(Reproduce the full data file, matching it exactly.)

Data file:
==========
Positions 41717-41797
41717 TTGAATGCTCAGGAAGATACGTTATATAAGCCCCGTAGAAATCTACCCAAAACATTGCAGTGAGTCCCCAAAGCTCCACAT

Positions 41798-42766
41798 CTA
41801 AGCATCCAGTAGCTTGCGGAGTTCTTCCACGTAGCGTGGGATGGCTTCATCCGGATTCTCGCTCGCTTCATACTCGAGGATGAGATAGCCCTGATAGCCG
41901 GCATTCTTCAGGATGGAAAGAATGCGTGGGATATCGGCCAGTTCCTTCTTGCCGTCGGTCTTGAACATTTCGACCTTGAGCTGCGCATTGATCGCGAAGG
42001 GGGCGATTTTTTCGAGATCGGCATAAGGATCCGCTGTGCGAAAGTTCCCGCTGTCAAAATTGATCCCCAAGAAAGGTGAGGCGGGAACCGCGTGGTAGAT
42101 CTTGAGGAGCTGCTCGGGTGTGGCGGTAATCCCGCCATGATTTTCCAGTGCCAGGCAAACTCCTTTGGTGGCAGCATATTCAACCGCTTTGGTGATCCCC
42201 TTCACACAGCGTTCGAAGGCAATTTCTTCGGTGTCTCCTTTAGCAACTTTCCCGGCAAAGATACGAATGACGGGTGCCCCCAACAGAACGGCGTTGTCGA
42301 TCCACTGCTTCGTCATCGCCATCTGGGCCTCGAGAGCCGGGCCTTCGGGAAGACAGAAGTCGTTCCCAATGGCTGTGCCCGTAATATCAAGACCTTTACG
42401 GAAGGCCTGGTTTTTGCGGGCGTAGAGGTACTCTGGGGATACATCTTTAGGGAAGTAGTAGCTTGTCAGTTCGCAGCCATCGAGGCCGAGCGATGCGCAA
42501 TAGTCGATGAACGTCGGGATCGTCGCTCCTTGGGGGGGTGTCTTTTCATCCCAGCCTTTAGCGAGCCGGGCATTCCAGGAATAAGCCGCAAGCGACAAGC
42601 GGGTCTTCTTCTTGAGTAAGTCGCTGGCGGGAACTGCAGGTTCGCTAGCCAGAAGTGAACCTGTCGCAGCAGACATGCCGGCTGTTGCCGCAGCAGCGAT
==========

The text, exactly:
Positions 41717-41797
41717 TTGAATGCTCAGGAAGATACGTTATATAAGCCCCGTAGAAATCTACCCAAAACATTGCAGTGAGTCCCCAAAGCTCCACAT

Positions 41798-42766
41798 CTA
41801 AGCATCCAGTAGCTTGCGGAGTTCTTCCACGTAGCGTGGGATGGCTTCATCCGGATTCTCGCTCGCTTCATACTCGAGGATGAGATAGCCCTGATAGCCG
41901 GCATTCTTCAGGATGGAAAGAATGCGTGGGATATCGGCCAGTTCCTTCTTGCCGTCGGTCTTGAACATTTCGACCTTGAGCTGCGCATTGATCGCGAAGG
42001 GGGCGATTTTTTCGAGATCGGCATAAGGATCCGCTGTGCGAAAGTTCCCGCTGTCAAAATTGATCCCCAAGAAAGGTGAGGCGGGAACCGCGTGGTAGAT
42101 CTTGAGGAGCTGCTCGGGTGTGGCGGTAATCCCGCCATGATTTTCCAGTGCCAGGCAAACTCCTTTGGTGGCAGCATATTCAACCGCTTTGGTGATCCCC
42201 TTCACACAGCGTTCGAAGGCAATTTCTTCGGTGTCTCCTTTAGCAACTTTCCCGGCAAAGATACGAATGACGGGTGCCCCCAACAGAACGGCGTTGTCGA
42301 TCCACTGCTTCGTCATCGCCATCTGGGCCTCGAGAGCCGGGCCTTCGGGAAGACAGAAGTCGTTCCCAATGGCTGTGCCCGTAATATCAAGACCTTTACG
42401 GAAGGCCTGGTTTTTGCGGGCGTAGAGGTACTCTGGGGATACATCTTTAGGGAAGTAGTAGCTTGTCAGTTCGCAGCCATCGAGGCCGAGCGATGCGCAA
42501 TAGTCGATGAACGTCGGGATCGTCGCTCCTTGGGGGGGTGTCTTTTCATCCCAGCCTTTAGCGAGCCGGGCATTCCAGGAATAAGCCGCAAGCGACAAGC
42601 GGGTCTTCTTCTTGAGTAAGTCGCTGGCGGGAACTGCAGGTTCGCTAGCCAGAAGTGAACCTGTCGCAGCAGACATGCCGGCTGTTGCCGCAGCAGCGAT